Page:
When she started working, Sinha lost 30 kilos to do her first film, Dabangg, and that became the story. “My weight kept fluctuating in the movies that I did after that, and it was the only thing that people kept talking about. It’s like you cannot see beyond a person’s weight. You cannot see the quality of their work, how well they dance, how good they look, how well they entertain you. It was literally the only thing that used to be spoken about and it was really irritating. So there came a point when I just said, ‘You know what, to hell with it. This is who I am; take it or leave it.’ There are days when I don’t feel like working out but I feel like stuffing my face, and I’m going to do that. There are days when I am not where I want to be on the scale, and that’s okay. There are days when I want to work out and be super fit, and I’m going to do that as well. It’s all a part of who I am. You just need to stop letting these voices get to your head and do what is best for you. That’s what I’ve been doing, which is why Double XL is such an important film for me. Literally the minute I heard (the script), I was like, ‘I’m in’.”
Another advantage of doing this film? Being able to live out the ultimate fantasy of anyone who’s ever been body-shamed but had to be polite about it. “I have a whole monologue in the film, where I just go ham,” she says with what can only be described as pure joy. “I’m playing a Delhi girl so the language is also quite colourful. It was very cathartic, as it’s something I’ve kept inside me for so many years and I got to say it out loud in this movie. I just give it to the world!”
Double XL isn’t the only project Sinha has coming up. She recently finished shooting for the web series Fallen with Reema Kagti, in which she plays a cop. There’s heavy speculation that she has been cast in the Sanjay Leela Bhansali epic Heeramandi. She also has a horror comedy coming up, called Kakuda.
That is a vast, exciting range of work, but none of it is pre-planned. “Honestly, I never had a plan to begin with, and things worked out pretty well in my favour, so I plan to keep it that way,” she reveals. “I’ve always been very instinctive. I’ve reached a point where it’s been 10 years, so there are very few things that I haven’t done. I’m in a place where I only want to do things that excite me, that ignite a spark in me. That is my main focus, otherwise I just take it as it comes.”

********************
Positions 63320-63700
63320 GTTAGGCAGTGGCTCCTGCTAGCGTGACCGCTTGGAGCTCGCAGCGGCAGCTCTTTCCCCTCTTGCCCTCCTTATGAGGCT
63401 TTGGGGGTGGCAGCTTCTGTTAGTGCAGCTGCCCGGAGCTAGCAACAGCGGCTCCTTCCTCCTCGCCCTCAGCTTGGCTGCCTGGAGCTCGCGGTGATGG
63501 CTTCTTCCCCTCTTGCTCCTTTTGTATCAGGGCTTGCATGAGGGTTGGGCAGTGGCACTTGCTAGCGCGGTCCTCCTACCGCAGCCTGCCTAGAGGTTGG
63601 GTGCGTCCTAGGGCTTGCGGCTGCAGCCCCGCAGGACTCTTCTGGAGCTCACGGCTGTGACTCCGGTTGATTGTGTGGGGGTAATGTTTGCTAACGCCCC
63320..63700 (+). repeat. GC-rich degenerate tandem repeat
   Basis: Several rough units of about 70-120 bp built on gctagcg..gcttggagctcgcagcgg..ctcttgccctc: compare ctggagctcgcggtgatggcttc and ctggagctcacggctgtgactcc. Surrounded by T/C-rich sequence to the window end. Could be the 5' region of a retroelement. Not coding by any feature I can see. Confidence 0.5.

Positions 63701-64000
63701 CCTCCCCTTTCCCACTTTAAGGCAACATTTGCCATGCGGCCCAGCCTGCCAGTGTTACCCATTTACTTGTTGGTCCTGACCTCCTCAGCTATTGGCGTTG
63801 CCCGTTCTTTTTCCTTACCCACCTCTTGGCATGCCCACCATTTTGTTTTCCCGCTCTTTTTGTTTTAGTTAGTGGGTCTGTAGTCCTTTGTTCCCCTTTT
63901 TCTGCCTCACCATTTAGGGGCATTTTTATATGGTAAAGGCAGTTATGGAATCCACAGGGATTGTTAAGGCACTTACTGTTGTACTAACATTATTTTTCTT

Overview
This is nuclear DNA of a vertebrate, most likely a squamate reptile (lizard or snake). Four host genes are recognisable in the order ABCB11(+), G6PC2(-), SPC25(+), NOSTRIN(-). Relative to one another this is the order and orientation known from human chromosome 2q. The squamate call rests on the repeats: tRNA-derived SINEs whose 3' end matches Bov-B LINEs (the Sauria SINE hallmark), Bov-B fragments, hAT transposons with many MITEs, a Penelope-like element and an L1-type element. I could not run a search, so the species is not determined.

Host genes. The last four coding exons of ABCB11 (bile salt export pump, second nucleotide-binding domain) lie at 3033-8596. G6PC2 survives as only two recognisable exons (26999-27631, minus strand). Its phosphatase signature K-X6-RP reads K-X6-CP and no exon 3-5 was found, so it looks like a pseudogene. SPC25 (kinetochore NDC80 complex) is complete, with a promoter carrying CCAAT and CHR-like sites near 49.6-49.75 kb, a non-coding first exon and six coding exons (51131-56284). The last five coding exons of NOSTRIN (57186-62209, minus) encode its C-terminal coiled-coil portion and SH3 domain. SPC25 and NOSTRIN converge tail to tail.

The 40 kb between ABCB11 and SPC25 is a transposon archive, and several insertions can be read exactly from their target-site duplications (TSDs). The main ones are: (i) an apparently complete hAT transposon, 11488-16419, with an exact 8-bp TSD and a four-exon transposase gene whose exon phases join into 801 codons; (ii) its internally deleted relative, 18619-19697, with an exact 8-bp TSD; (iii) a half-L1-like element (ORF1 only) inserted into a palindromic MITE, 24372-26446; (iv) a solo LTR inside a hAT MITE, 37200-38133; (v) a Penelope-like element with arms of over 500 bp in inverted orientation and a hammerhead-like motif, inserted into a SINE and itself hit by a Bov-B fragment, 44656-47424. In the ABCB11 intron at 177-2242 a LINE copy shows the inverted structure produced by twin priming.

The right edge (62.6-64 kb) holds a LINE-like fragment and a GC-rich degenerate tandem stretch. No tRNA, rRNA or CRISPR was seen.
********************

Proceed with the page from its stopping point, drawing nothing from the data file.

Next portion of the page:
From Lootera to Khandaani Shafakhana, if her past choices are anything to go by, what ignites a spark in her is also what resonates with her audience the most. When we ask her what she’s proud of the most in her career so far, her answer is disarmingly simple. “I’m most proud of the fact that I’ve done things my way and always stayed very true to myself. I’ve always maintained that I want to be a part of films you can watch with your entire family, which is what I’ve done. I’ve always projected a very healthy body image, right from the very beginning, because, when I was younger, I needed someone to do that for me, but, at that point of time, there weren’t many people who were breaking those body norms. I’m also very proud of the fact that I have a great work ethic. And I’m proud that I’ve been able to make my family proud, so there are lots of things that have gone my way.”
Editor: Ambika Muttoo
Photographer: Ajay Kadam
Art Director: Bendi Vishan
Fashion Editor: Krishna Mukhi
All Jewellery: Mia by Tanishq
Make Up: Savleen Manchanda (Eficiente Management)
Hairstylist: Madhuri Nakhale
Fashion Coordinator: Ashwini Arunkumar
All Ferns and Flora: Inter Flora India